No doubt referencing the passages in Uncle Tom’s Cabin where Topsy playfully drapes herself in assorted linens and towels, this image subliminally turns this woman and her dress into a metaphoric bed, in which the slumbering child curls up. Performed in blackface by the white actress “Mrs. Keeley”, this Topsy is maternal rather than impish, and would not have been out of place in a Victorian-era colonial setting such as India, South Africa, or Jamaica.

Reality Check


Mary Seacole (1805-1881)

Mary Seacole was born Mary Jane Grant in Kingston, Jamaica. Her father was a Scottish soldier, and her Jamaican mother was a practitioner of traditional medicine and had a boarding house where she cared for the sick. Mary learned about medicine from her mother, soon gaining her own reputation as a “skilful nurse and doctress”.

In 1836 Mary married Edwin Horatio Hamilton Seacole, godson of the British naval hero, Lord Nelson, but after only eight years the marriage was cut short by his early death.  Mary travelled widely – there were two trips to Britain and, in 1851, she joined her brother Edward in Panama, where she opened a hotel. Soon she had saved her first cholera patient, and gained extensive knowledge of the pathology of this disease, which she herself had contracted and recovered from. She was widely praised for her work in treating cholera, and returned to Jamaica in 1853.

She then traveled again to London, where she heard about the Crimean war and how the nursing system there had collapsed. She made applications to the War Office, the army medical department, and the secretary of war to be allowed to go to the Crimea and tend to the sick and wounded. She pointed out that she had extensive experience, excellent references and knew many of the soldiers and regiments, having nursed them while they were stationed in Jamaica.  But she was turned away by everybody, including one of Florence Nightingale’s assistants.

Seacole and a relative of hers agreed to launch a general store and hotel near the British camp in the Crimea. So, at the age of 50, Mary went to the battle zone as a sutler: a person who follows the army and sells provisions to the troops. The moment she arrived there were sick and wounded to attend to. Soon the entire British army knew of “Mother Seacole.” The assistant surgeon of the 90th Light Infantry watched with admiration as she would administer to the soldiers, giving them tea and food and words of comfort. She was often on the front line and frequently under fire. Mary Seacole’s reputation after the Crimean War rivaled that of Florence Nightingale’s.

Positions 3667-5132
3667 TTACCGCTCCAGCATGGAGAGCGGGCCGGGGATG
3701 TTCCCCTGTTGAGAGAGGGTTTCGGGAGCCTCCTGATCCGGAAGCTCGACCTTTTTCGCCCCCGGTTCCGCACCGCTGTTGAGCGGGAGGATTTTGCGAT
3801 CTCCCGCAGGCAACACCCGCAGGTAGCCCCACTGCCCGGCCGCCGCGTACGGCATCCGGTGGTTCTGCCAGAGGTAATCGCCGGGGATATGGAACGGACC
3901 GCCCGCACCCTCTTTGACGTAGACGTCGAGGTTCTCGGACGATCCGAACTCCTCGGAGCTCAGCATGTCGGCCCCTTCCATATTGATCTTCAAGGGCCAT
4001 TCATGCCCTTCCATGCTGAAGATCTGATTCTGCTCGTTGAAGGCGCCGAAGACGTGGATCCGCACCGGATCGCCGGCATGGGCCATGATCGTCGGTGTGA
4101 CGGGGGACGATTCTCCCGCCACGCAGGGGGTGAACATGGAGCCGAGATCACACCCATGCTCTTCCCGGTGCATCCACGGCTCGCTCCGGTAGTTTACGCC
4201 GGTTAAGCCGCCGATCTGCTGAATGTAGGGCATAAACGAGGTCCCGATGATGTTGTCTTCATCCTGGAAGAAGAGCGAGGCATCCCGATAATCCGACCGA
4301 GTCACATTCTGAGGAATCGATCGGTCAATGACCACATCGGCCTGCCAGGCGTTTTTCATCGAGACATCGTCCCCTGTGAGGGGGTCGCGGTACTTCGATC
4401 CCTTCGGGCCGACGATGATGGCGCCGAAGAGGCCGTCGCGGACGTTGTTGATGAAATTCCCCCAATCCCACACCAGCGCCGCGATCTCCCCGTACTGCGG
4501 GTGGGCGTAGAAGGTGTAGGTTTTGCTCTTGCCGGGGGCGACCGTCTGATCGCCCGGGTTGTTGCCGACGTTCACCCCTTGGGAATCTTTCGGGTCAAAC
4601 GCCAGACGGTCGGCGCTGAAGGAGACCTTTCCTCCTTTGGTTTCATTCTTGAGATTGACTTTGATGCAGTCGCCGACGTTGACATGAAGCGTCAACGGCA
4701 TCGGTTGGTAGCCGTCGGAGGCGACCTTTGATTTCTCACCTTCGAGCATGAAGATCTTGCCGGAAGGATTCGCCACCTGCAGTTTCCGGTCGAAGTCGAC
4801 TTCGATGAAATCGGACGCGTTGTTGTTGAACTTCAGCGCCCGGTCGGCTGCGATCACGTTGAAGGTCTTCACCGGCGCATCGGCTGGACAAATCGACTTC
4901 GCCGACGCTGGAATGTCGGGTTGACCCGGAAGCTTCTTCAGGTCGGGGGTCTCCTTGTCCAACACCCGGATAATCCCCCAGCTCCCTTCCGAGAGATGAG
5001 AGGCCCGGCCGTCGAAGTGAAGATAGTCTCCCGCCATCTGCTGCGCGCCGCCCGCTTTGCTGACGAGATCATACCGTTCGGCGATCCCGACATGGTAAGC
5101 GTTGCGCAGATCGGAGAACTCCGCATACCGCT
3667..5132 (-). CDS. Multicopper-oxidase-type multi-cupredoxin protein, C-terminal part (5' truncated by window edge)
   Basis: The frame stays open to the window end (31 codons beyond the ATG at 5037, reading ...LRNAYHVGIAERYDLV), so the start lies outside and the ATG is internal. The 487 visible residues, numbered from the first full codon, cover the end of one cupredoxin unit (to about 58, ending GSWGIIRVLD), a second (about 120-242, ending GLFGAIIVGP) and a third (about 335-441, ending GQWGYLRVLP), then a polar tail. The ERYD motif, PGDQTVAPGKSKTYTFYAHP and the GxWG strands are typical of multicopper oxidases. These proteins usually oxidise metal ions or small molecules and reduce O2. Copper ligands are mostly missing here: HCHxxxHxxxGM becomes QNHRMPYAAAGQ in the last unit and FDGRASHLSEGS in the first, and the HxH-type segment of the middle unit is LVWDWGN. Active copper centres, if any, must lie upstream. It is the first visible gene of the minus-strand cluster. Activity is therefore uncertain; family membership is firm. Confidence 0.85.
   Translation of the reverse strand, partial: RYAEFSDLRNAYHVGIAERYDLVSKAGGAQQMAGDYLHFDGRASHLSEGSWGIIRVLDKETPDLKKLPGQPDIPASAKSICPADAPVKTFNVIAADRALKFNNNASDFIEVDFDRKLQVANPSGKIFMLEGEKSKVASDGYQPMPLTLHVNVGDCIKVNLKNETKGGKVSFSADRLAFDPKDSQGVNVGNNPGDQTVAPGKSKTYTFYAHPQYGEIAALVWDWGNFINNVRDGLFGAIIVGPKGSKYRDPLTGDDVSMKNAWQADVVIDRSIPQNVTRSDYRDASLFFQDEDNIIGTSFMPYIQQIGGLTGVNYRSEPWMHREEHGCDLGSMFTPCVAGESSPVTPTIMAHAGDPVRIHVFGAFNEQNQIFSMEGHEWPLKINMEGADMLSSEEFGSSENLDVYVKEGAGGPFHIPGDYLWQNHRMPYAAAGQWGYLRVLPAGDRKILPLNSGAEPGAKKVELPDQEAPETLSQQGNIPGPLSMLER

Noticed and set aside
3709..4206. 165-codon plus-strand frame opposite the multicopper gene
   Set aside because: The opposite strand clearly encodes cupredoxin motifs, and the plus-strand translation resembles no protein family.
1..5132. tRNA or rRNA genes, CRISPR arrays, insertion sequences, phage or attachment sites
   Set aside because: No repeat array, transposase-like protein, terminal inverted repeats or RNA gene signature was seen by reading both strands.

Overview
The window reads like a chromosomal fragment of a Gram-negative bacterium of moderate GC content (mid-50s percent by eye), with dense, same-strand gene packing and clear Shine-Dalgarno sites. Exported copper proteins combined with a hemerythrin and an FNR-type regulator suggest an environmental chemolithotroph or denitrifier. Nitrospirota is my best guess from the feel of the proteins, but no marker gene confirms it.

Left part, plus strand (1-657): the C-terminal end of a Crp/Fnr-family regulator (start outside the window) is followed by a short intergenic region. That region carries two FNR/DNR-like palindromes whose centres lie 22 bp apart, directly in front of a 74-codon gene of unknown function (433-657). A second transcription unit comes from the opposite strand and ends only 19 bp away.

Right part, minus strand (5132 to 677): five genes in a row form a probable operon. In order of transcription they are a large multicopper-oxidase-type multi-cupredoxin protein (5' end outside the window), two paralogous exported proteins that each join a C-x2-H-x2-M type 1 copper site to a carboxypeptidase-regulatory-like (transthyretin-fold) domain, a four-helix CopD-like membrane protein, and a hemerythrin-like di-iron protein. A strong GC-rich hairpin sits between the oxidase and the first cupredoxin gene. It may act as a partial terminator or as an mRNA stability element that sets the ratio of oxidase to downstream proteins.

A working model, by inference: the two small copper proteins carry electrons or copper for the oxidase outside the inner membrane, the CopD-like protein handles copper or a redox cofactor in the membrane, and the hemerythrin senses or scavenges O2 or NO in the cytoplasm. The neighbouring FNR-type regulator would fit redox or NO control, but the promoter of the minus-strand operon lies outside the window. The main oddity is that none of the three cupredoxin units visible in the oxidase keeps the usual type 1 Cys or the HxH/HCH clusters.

The end of the war left Seacole impoverished and, soon thereafter, she went bankrupt. Lord Rokeby and Lord Paget, both Crimean commanders, organized a benefit at the Royal Surrey Gardens to raise money for Mary. In 1857, Mary published her autobiography, The Wonderful Adventures of Mrs. Seacole in many lands. She was awarded a Crimean medal, and a bust was made of her by Prince Victor of Hohenlohe-Langenburg, sculptor and nephew of Queen Victoria. The last 25 years of her life, however, were spent in obscurity.



Location:  Historic American Sheet Music Collection, Duke University, Durham, North Carolina

Title of Song:  “Under de Mango Tree”

Composer:  Edward Greey

Illustrator:  C. Lyall

Lithographer:  Hounslow

Publisher:  Wm. A. Pond

Year & Place:  1872, New York, NY

Collection/Call Number/Copies:  Music B-280

Historic American Sheet Music Item #:  b0280

Basic Description

A woman and man are shown underneath a fruit-filled tree.  The woman — with her skirt inexplicably hiked above waist and bundled between her and the tree trunk she’s leaning against — demurely lowers her head, while the man — whose head looks like a cross between a Valentine’s Day heart and Mephistopheles from Gounod’s opera Faust — lunges towards her with pleading gestures.

Personal Description

Difficulties in love are a frequent topic for visual satirists and, yet, the visual allusions here to seductive nymphs and lust-filled satyrs (re: the man’s cloven-like feet) are further compounded by the racializing and tropicalizing of Eros in this lithograph.

Reality Check



Henry Highland Garnet (1815-1882) & Sarah J. Smith Thompkins Garnet (1831-1911)